Wacky recipes with insanely random ingredients
Commenté au Royaume-Uni 🇬🇧 le 16 février 2019
If you knew nothing about IVF it might be useful. I wanted it because people spoke about the good recipes in it. We live in a large, cosmpolitan city but I've never heard of half the ingredients in these recipes.
Red rice, shiitake mushrooms,coconut oil, xylitol, tamari soya sauce, kefir are among the more normal/easily available ingredients
The others are acai or goji berry powder, probiotic powder, nutritional yeast flakes, mixed seeds, protein powder, sardines (love them, but nowhere round us does them), tamarind paste, kaffir lime leaves, fish sauce, bee pollen, baobab powder, superfood green powder, pumpkins seeds, flax seeds, sunflower seeds, maca powder, raw cacao powder, spirulina(?!!), nori sheet(?!), chia seeds, lucuma powder, fine polenta, hemp seeds,celeriac, pak choi, sambal oelek, kecap manis, psyllium husks, miso paste, mirin,rice vinegar, star anise, vegetable starter culture, quinoa.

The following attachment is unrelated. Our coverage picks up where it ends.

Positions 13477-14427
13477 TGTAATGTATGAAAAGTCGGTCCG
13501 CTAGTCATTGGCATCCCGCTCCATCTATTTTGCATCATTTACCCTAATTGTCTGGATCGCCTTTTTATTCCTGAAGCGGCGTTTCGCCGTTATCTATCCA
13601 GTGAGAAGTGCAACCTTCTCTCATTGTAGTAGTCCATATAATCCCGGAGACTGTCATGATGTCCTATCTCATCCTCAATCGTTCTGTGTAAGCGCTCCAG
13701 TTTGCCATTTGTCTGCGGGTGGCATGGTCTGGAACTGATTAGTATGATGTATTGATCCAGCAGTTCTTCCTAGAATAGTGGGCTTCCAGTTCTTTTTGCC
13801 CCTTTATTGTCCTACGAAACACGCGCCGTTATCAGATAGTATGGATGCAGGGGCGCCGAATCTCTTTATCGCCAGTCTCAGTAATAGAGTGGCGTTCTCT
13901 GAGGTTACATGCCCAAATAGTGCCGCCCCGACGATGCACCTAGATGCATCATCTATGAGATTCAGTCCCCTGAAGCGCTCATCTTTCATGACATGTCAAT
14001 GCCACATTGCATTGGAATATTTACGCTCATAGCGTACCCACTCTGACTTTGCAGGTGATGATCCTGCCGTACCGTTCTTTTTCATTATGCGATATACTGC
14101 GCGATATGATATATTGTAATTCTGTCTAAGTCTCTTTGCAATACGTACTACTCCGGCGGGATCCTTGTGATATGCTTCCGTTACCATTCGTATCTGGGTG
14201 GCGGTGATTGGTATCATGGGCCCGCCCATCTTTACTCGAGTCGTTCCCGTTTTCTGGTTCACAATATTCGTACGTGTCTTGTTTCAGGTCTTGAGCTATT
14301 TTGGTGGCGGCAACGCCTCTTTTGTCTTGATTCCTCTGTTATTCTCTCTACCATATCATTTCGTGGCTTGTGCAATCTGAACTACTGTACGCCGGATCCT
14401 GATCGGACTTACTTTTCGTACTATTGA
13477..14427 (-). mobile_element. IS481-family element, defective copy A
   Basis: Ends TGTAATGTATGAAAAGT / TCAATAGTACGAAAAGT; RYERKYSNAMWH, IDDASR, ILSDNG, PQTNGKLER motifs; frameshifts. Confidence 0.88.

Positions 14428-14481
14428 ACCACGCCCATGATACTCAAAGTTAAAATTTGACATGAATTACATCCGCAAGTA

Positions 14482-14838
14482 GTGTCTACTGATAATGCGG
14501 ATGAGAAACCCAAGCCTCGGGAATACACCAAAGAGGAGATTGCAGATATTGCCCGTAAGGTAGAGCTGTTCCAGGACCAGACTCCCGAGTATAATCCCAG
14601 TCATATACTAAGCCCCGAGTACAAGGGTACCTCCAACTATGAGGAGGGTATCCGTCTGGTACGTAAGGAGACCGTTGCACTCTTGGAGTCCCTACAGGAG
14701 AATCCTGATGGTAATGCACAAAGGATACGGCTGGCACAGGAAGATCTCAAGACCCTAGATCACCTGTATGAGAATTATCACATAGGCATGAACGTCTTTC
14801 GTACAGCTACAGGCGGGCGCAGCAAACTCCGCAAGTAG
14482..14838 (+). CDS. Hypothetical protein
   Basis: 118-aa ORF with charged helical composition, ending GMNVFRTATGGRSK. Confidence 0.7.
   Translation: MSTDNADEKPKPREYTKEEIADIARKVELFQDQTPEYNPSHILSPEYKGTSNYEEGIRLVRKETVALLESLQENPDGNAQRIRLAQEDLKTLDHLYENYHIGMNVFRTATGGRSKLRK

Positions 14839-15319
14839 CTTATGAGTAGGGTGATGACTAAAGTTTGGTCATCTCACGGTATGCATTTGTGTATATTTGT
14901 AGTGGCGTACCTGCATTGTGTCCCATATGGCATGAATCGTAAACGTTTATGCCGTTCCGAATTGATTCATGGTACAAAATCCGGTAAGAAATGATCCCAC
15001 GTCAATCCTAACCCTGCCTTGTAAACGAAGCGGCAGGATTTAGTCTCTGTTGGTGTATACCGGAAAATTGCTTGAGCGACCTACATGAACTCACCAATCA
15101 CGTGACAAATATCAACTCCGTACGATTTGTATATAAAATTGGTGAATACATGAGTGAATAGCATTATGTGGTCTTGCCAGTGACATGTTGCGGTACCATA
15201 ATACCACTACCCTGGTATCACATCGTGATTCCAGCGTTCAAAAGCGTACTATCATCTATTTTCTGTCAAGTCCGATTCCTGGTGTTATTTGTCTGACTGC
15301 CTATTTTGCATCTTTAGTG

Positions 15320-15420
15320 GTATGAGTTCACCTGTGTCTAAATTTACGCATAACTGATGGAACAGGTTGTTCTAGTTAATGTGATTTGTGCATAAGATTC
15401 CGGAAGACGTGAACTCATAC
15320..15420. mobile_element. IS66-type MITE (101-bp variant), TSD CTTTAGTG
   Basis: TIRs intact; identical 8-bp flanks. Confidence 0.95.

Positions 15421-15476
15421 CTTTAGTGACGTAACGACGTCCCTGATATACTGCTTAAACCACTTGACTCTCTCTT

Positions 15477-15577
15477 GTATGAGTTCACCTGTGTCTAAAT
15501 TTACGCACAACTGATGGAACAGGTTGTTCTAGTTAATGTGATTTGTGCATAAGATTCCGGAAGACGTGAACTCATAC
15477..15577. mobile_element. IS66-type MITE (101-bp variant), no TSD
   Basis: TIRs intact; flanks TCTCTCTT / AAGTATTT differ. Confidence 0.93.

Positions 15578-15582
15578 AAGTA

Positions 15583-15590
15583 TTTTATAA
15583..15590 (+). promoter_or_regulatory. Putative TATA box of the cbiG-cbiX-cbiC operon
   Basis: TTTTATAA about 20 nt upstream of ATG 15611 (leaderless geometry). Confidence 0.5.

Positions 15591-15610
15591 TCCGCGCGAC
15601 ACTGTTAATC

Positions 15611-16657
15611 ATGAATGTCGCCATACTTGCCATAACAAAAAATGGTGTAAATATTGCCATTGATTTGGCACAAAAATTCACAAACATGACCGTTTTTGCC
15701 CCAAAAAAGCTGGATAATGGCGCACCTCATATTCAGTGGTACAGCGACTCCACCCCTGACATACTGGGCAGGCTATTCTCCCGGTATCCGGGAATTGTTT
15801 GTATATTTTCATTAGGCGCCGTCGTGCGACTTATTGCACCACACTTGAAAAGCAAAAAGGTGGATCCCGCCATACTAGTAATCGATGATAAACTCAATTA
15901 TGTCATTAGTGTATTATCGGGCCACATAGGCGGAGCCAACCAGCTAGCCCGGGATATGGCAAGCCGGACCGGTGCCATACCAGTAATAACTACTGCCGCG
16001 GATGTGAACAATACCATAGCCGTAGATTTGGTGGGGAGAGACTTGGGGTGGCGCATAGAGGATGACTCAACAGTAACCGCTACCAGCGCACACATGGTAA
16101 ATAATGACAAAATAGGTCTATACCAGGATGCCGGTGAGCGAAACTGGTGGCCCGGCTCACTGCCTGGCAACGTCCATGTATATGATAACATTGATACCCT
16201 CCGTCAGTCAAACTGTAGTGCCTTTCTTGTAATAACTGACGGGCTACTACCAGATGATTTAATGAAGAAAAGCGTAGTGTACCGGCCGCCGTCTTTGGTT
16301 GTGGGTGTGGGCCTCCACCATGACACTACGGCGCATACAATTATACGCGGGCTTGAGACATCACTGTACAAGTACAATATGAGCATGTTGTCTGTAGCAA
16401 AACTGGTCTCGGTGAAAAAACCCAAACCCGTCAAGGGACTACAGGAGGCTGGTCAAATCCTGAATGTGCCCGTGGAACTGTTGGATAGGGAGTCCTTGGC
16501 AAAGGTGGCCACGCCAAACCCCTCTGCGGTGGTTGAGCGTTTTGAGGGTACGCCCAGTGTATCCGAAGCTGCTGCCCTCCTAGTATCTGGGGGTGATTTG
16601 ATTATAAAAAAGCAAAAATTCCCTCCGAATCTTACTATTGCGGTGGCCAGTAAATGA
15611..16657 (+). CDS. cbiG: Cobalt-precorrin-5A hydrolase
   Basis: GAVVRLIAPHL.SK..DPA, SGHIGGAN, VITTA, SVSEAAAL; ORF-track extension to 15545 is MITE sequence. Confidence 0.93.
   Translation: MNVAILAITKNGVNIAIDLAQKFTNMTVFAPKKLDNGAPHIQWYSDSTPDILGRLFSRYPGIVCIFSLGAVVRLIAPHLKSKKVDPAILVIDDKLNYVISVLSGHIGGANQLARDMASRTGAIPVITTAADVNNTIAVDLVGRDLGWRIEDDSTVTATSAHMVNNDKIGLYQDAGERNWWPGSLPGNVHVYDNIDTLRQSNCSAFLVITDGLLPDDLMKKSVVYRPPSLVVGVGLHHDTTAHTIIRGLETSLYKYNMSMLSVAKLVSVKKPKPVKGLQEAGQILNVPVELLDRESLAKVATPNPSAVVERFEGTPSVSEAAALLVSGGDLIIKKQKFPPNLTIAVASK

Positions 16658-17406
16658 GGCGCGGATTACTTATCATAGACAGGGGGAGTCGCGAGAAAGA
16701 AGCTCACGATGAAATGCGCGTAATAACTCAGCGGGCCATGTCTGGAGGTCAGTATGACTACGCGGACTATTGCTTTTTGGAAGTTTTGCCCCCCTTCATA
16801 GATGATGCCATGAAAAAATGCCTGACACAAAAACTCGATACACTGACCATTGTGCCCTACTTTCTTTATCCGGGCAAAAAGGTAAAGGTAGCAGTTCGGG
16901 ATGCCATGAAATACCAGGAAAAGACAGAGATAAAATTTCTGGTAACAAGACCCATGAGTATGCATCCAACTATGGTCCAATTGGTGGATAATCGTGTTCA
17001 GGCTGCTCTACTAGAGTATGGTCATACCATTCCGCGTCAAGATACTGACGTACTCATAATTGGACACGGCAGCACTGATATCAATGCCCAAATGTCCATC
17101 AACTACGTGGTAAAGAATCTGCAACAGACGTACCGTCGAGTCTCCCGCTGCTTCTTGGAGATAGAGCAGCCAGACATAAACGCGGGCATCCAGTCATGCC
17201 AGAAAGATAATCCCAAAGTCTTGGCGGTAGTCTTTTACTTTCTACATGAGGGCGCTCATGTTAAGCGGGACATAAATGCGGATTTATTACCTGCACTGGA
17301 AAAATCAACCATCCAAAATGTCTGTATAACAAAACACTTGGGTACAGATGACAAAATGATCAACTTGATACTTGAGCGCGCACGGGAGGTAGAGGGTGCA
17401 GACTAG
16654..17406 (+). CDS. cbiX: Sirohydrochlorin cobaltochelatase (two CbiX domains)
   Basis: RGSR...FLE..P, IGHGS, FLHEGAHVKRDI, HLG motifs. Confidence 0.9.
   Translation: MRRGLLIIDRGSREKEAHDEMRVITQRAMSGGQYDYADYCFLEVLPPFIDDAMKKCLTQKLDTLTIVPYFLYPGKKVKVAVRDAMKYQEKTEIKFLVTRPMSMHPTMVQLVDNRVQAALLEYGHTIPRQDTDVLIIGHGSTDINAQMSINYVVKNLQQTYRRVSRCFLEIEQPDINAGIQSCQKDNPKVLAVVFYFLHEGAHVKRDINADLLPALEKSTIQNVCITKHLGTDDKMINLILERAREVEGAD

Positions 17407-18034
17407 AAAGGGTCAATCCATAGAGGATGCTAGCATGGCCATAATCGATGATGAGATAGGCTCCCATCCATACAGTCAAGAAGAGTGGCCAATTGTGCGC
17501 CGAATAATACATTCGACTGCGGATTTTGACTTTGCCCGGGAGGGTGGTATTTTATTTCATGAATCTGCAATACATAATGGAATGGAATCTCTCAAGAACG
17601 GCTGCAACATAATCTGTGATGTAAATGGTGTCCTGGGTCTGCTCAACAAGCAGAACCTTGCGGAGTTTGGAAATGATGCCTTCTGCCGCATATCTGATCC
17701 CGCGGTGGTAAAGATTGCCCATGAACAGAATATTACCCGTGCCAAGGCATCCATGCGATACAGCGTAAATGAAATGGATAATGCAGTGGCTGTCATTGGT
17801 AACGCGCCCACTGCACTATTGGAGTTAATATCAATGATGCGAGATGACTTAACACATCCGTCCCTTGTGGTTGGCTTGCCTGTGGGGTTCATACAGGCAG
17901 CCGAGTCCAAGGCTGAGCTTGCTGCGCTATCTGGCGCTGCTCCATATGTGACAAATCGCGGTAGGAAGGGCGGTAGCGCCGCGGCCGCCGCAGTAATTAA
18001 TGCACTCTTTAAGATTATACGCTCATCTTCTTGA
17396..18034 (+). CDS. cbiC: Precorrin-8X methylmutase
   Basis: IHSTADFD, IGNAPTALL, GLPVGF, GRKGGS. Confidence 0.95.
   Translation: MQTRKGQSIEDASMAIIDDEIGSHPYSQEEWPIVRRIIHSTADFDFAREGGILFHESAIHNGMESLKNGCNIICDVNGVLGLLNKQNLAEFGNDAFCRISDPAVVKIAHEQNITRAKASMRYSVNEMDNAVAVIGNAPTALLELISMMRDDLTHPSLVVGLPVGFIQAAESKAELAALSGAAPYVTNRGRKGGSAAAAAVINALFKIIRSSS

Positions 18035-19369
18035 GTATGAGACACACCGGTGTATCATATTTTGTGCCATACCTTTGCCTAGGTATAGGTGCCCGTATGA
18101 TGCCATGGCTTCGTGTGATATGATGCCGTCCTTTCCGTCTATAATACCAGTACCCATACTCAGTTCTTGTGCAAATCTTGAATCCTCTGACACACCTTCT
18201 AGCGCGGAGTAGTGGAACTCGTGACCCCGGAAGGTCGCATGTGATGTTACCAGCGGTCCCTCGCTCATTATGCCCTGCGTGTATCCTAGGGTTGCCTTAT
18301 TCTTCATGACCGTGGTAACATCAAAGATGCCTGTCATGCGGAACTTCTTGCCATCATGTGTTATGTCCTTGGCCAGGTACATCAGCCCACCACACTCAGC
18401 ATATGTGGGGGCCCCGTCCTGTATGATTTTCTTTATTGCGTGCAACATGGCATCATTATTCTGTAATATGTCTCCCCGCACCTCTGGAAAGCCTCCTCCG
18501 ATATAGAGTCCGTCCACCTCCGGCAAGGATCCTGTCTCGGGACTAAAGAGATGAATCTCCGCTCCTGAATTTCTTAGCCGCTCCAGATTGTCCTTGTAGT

Tried a smoothie (delicious) and a fish dish (very strange) but the majority of dishes just have ingredients that my local supermarkets don't sell. If you have no children (very possible if you're reading this book) and endless amounts of time to shop for wacky ingredients, then it may be useful. If you know a lot about cooking and you can take the information she gives you about what sort of foods to eat to make your own recipes then it would probably be great. If you work and have limited amounts of time plus a child to feed and entertain whilst cooking then I'd get a different book. Food is not child friendly and ingredients are not time friendly.
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